A brief description to biomass system design and Integration

A brief description to biomass system design and Integration

Introduction to biomass boilers system design and integration

Biomass system design is relatively simple with a large number of systems operating both in the UK and more widely in the European market. Most of the larger system designs will incorporate a thermal store due to the slower reactive nature of biomass boilers compared with oil or gas, and the way in which they are sized in order to best accommodate the load of the buildings peak / base demand. Other such feature are common to biomass boilers like “backend protection valve with pump” to prevent corrosion within the boiler, and various safety devices preventing the fuel from burning back to the source. It is also very important to look at the way in which your fuel will be delivered as this will affect the cost of wood chip / pellet per ton supplied.

 

 

System integration

The only way to fully understand how to integrate a biomass system is to understand what you are trying to achieve by connecting it, and what equipment you are trying to replace. Although this seems to be stating the obvious in reality it can be quite complicated. Firstly you should determine if the system you have is a “wet system” and if the equipment is “directly heated” or “indirectly heated” this will then give you an idea of how many pieces of equipment you need to replace (Energy wise, as the vast majority of boilers can remain in place, giving you 100% redundancy), Also check whether they are all in one plant room location or multiple location. If you can determine that there is only one point of connection then it should be a relatively simple process to connect your biomass boiler system directly into your existing system, although careful consideration needs to be taken regarding the existing system water quality and the size of the expansion vessel if the system is sealed.

If there are multiple direct fired units, or there are multiple plant rooms, then it is best to deliver the heat via heat exchangers / emitters, this way you can control the delivery of heat to specific areas regardless of the type of system that is currently installed (sealed or open vented).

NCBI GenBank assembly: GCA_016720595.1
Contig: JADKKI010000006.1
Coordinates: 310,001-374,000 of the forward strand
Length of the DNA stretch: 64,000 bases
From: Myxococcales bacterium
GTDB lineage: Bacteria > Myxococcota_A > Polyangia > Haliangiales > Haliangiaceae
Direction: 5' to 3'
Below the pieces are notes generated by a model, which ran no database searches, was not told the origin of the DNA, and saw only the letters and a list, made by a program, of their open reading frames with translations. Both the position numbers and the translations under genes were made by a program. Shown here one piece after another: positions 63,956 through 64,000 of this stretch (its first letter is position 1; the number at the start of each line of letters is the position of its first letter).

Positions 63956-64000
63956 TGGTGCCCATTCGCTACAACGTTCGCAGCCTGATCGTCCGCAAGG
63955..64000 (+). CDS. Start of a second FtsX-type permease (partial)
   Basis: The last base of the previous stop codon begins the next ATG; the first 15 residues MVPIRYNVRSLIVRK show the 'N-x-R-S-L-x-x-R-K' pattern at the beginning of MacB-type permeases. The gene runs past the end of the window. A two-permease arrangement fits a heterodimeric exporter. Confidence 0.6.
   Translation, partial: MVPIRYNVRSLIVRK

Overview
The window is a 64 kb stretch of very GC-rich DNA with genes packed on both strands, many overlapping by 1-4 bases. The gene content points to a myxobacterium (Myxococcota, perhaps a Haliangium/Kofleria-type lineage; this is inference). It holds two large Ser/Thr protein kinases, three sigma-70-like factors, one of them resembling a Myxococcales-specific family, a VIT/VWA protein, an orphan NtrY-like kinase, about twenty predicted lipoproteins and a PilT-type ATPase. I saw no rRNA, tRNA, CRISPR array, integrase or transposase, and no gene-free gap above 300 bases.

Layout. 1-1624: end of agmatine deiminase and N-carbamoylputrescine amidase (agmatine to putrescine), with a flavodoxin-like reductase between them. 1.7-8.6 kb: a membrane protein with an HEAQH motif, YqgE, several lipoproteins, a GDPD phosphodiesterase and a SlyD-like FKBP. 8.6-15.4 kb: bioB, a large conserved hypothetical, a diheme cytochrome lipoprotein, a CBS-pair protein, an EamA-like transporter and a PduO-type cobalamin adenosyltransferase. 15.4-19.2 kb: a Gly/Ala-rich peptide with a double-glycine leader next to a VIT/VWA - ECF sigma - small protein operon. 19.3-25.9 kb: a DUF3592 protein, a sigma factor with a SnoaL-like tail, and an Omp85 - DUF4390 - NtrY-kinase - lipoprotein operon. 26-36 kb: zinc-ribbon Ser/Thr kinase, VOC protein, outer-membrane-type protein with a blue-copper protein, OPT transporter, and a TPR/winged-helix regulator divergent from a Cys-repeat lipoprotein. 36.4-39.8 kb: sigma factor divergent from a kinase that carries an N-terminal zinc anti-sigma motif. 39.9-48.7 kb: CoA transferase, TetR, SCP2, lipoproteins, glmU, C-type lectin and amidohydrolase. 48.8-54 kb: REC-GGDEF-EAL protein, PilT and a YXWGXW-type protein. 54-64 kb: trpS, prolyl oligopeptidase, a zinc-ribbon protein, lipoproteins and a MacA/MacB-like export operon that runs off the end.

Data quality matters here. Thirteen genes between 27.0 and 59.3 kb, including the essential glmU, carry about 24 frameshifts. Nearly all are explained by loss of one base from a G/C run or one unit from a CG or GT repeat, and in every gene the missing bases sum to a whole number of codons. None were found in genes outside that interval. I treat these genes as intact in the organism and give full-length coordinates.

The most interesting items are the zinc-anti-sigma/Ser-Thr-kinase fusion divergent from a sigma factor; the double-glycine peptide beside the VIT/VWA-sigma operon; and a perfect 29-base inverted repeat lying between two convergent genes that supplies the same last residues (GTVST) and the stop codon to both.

Control strategy

If your property has a building management system, it would be wise to control your new heat exchangers / emitters from this point, as it will normally be more energy efficient. This can be done in a similar manner to the way your current fossil fuel heating works, but it would be wise to look at the specific heat demand of any given building to ascertain if a thermal store would be needed. (Example, If the heating controls were set to come on 3 times a day for 2 hours with a 2 hour interval in between, then this would create a large demand every time it came on, and it would therefore be wise to look at a thermal store in the area of delivery to your system, If your heating comes on once a day for a long period of time this could be controlled via timer delays)

 

 

District heating and control

If you will need to install a district heating network in order to provide heat to multiple buildings then there are several important factors to consider. The first is to check the manufacturer’s literature regarding heat losses on the pipe used, as this can vary considerably. The second is to check the life span of the pipe at the temperature and duration you wish to deliver the heat at. The third is to look into the thermal properties of the pipe over time as the insulation will degrade and the losses incurred in year one will not be the same as year 10. The fourth (and in my opinion most important) is the way in which the heat is distributed to the buildings, only using the heat when required will minimise your losses and extend the life span of the pipe. (Example, Let’s assume we are to connect two buildings, one a swimming pool and the other a library, and both have equal district heating runs of 100m. The heating demand to the swimming pool will mean that the use of heat / hot water will require a relatively constant demand even in the height of summer and therefore a constant temperature circuit could be used or 3 port valve to the heat exchanger. The library however will have a large demand in the winter but during the summer this will be minimal, and may only require the heating of hot water for 2 hours per day, under this scenario it would be wise to use a variable temperature circuit or 2 port valve as there is no point constantly circulating water when there is only a demand for 2 hours per day)

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